Change the World: Become a Disciple
October 20, 2019

Change the World: Become a Disciple

Passage: Acts 2:42-47

"Change the World: Become a Disciple"

Acts 2:42-47


Today we focus on our call to be disciples of Jesus Christ as a way to change the world. What is a disciple? We throw this word around in church thinking that everyone knows what it really means or that there is a common understanding of it. To begin this conversation, I am going to show three video clips about the topic. The first two are about a great example of a disciple. They are about Dietrich Bonhoeffer, a German pastor and theologian in the 1930s.


According to his biography, “Dietrich Bonhoeffer was ordained a Lutheran pastor in 1931 and served two Lutheran congregations. In 1934, 2000 Lutheran pastors organized the Pastors' Emergency League in opposition to the state church controlled by the Nazis. This organization evolved into the Confessing Church, a free and independent protestant church. Bonhoeffer served as head of the Confessing Church's seminary at Finkenwalde. The activities of the Confessing Church were virtually outlawed and its five seminaries closed by the Nazis in 1937.” Bonhoeffer spoke up against the Nazi theology and how most people in the German church believed that such theology of White superiority was good. He worked tirelessly in the resistance movement and helped many Jews escape extermination. Bonhoeffer ended up being arrested, imprisoned, and executed for his faith.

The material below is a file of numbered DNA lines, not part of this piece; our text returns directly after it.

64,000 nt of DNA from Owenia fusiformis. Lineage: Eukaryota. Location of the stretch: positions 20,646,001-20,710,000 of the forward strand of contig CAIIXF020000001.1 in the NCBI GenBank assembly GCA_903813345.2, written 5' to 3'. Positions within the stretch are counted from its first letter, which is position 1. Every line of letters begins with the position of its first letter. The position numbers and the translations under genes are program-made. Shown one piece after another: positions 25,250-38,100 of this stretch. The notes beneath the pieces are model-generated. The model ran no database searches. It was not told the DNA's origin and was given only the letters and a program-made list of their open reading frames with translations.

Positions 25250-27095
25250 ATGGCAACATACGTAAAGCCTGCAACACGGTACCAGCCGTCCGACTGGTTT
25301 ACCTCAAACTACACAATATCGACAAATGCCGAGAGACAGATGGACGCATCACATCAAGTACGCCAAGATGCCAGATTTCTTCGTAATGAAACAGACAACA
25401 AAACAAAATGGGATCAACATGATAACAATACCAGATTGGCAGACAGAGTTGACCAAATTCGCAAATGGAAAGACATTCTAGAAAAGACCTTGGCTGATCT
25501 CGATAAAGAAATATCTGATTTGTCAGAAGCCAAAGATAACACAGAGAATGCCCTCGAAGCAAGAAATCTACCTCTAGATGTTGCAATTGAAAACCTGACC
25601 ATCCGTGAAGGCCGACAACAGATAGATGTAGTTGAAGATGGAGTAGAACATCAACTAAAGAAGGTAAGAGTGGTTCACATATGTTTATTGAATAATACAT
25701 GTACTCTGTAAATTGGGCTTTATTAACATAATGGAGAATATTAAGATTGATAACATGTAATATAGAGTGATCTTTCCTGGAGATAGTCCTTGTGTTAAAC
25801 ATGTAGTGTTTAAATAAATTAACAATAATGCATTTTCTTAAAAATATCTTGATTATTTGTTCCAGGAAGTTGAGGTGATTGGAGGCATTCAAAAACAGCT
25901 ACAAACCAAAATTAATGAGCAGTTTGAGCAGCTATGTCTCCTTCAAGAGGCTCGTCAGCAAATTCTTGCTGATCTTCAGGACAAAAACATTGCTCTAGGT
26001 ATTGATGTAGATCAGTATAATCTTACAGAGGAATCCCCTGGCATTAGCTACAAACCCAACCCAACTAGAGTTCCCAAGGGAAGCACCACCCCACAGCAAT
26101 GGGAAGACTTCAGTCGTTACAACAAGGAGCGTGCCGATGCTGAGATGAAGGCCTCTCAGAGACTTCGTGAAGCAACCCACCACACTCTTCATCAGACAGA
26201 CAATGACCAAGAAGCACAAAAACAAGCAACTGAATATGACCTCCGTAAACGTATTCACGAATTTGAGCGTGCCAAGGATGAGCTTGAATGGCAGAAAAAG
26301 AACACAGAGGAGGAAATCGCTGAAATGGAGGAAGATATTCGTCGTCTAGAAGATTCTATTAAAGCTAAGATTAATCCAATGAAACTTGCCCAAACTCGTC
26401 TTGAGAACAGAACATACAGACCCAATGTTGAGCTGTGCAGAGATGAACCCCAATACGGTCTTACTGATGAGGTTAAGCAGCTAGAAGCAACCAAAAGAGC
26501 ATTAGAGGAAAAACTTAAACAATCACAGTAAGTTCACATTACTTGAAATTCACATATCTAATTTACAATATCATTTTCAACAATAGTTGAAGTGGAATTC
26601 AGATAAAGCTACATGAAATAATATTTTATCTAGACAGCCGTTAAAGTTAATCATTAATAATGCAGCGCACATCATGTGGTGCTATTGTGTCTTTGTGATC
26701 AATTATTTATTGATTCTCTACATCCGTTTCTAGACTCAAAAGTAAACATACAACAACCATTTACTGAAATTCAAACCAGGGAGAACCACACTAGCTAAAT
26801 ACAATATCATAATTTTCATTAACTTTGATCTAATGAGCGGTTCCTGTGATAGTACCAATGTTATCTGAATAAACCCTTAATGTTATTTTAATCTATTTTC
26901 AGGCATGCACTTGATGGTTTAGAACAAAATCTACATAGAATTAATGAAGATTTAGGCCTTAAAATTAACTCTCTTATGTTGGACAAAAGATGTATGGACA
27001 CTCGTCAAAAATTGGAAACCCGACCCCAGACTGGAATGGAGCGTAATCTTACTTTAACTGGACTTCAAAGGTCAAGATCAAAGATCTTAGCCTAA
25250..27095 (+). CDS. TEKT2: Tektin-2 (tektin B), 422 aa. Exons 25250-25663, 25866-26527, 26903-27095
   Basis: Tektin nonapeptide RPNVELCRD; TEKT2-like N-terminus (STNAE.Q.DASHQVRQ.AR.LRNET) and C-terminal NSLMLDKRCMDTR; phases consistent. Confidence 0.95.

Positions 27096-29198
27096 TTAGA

What does the example of Dietrich Bonhoeffer tell us about discipleship? How is it different from how we normally think and behave?


We often like to highlight people like Bonhoeffer, Dorothy Day, or Martin Luther King Jr. as examples of discipleship and yet in reality Christians have struggled and failed many times to be faithful disciples. Here is a third clip with a discussion between Mike Slaughter and Adam Hamilton about how we often turn Jesus into our own image:


What do you think? In his book Change the World, Slaughter shares that in his church in Ohio, only one fourth of those who attend worship are members because the expectations of becoming a member/disciple are high. “All are required to complete the twelve-week membership curriculum…Those who complete the course may choose to be baptized or renew their baptismal vows and interview with a course facilitator to ensure they commit to regular worship attendance, a cell community for accountability and growth, a place of service, and the biblical tithe.” This is not because that church is mean or exclusive! It is instead because that church is trying to help people become faithful disciples.